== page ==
California’s new law forces pharma to explain drug price rises
The state of California has passed a new law requiring pharmaceutical companies to notify it of price rises in advance – and offer an explanation of why they are necessary.
The new legislation was signed by Governor Jerry Brown on Monday, and is a major victory for US payers who want to put pharma under pressure for its US pricing policies.
The law requires companies to notify insurers and government health plans at least 60 days ahead of any planned price increase which exceeds 16% over a two-year period.
Companies will also be made to explain the reason for the increase, and the data will be available on a California state website.
“Californians have a right to know why their medical costs are out of control,” Governor Brown said at a signing ceremony at the state capital in Sacramento.
“This measure is a step at bringing transparency, truth, exposure, to a very important part of our lives.”
The law states that pharma companies must begin reporting the data in January 2019. However the law will face continued legal opposition from the industry.
US biotech industry association BIO said it would continue to oppose the Drug Price Reporting & Transparency Bill.
BIO’s executive vice president for public affairs Gary Andres commented:
“As the world’s leader in biopharmaceutical innovation, California is home to over 2,800 companies that employ a workforce of over 242,000 dedicated men and women focused on innovative solutions to improving human health and increased patient access to breakthrough medicines.
“The legislation the Governor signed into law seriously jeopardises the future of California’s leadership in this innovative industry. Despite its intent, this law will neither provide meaningful information to patients nor lower prescription drug costs.
“By ignoring the realities of biopharmaceutical development, Senate Bill 17 will delay or prevent future biopharmaceutical innovation by driving investment toward other industry sectors that are not burdened with this type of misguided government intrusion.”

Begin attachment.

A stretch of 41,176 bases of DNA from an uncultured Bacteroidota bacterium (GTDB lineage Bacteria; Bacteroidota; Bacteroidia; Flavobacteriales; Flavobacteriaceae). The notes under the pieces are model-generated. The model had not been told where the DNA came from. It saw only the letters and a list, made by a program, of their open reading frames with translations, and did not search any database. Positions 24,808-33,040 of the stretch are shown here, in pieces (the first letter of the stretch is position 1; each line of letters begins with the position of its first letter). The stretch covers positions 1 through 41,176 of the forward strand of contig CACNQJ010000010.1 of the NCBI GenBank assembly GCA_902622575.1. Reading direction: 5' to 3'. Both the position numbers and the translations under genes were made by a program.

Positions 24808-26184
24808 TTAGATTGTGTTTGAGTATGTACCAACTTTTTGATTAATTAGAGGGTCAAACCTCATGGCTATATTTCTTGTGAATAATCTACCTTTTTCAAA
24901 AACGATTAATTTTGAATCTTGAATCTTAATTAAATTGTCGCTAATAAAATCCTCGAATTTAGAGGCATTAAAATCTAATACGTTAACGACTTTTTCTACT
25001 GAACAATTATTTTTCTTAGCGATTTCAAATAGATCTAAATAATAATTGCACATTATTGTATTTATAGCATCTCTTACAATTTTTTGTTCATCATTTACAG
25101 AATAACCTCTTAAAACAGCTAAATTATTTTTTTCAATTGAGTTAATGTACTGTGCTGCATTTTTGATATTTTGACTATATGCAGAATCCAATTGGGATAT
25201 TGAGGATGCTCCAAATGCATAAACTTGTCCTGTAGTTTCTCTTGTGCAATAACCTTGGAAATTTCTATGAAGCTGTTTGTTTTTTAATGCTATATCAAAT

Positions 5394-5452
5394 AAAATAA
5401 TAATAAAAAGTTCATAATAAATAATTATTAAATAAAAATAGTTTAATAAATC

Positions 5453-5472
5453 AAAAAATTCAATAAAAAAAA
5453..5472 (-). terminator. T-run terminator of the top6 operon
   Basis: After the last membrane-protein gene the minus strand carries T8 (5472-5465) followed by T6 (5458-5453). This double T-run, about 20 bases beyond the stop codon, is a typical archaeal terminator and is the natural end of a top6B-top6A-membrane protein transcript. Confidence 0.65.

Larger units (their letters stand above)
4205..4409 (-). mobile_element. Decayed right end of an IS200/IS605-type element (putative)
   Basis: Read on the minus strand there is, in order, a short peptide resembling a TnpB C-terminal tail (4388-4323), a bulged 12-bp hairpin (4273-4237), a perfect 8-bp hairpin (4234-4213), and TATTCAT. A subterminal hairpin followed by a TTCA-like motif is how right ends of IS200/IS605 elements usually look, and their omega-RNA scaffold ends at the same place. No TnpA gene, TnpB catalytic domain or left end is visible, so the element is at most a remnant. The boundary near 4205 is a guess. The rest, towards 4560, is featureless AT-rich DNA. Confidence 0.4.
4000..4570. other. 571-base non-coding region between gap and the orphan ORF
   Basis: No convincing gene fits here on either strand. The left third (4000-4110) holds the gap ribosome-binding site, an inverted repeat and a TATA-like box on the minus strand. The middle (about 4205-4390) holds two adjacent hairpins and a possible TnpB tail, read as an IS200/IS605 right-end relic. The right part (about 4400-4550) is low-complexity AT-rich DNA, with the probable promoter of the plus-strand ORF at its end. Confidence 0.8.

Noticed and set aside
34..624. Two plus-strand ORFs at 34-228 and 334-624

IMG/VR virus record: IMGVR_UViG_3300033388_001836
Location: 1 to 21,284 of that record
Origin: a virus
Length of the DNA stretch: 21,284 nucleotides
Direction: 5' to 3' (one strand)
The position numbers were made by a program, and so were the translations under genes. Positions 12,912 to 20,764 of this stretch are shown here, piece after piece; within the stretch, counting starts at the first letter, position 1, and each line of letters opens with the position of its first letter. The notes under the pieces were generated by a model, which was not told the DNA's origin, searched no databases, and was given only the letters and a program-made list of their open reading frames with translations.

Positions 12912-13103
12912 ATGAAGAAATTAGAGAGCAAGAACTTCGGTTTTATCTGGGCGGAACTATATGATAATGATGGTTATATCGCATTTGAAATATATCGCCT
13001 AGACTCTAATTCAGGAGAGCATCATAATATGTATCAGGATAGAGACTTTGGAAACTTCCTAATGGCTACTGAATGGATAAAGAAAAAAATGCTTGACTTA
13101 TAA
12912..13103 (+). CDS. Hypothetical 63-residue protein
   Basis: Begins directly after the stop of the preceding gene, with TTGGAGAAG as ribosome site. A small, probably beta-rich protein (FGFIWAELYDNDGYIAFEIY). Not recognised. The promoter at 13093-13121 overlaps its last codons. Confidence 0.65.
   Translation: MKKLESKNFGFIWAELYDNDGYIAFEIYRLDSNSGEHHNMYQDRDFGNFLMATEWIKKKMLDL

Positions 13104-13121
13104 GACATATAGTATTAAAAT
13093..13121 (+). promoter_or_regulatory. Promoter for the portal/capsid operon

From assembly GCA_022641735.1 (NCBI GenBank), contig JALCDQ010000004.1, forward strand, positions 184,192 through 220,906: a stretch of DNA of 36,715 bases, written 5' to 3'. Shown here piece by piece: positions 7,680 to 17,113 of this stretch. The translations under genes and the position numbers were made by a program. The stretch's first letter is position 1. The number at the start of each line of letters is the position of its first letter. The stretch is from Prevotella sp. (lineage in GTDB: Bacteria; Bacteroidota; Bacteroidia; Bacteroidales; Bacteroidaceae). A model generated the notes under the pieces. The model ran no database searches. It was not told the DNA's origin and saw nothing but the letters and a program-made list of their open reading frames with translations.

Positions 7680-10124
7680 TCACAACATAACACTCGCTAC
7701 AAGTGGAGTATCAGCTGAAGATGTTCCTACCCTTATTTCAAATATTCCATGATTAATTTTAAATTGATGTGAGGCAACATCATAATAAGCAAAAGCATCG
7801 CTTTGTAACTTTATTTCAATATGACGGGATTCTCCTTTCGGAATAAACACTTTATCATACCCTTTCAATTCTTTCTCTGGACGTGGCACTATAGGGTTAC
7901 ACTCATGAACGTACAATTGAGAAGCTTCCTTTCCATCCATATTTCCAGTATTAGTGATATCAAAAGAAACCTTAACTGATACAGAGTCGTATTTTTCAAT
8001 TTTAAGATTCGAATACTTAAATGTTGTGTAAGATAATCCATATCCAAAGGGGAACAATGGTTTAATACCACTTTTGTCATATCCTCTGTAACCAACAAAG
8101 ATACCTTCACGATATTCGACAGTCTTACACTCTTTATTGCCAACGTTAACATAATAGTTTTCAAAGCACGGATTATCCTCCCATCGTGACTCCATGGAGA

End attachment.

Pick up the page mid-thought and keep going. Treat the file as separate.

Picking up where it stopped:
California is far from being alone in its efforts to force greater price transparency on the sector. Nevada is being sued by BIO and its pharma industry counterpart PhRMA over a very similar planned law.
Meanwhile in Maryland, a trade body representing generic manufacturers, the Association for Accessible Medicines, has challenged the state’s “price gouging” law.
However a judge in the state allowed this legislation to pass into law in late September. This is a blow for the lobby organisations, which have spent millions on campaigns opposing these laws.
While the industry looks set to maintain its opposition, polls suggest such measures have the support of the general public.
A survey conducted by the Kaiser Family Foundation in September 2016 found 82% of the public polled said they want Medicare to negotiate prices with the companies, something which federal law currently prohibits.
A further 78% favoured limiting the amount companies can charge for high-cost drugs, such as those that fight cancer or hepatitis, according to the poll. And more than two-thirds want to let Americans buy drugs imported from Canada.
Unlike many issues in healthcare, such as views on repeal of the Affordable Care Act, support was strongly in favour of these measures regardless of the respondents’ political allegiance.
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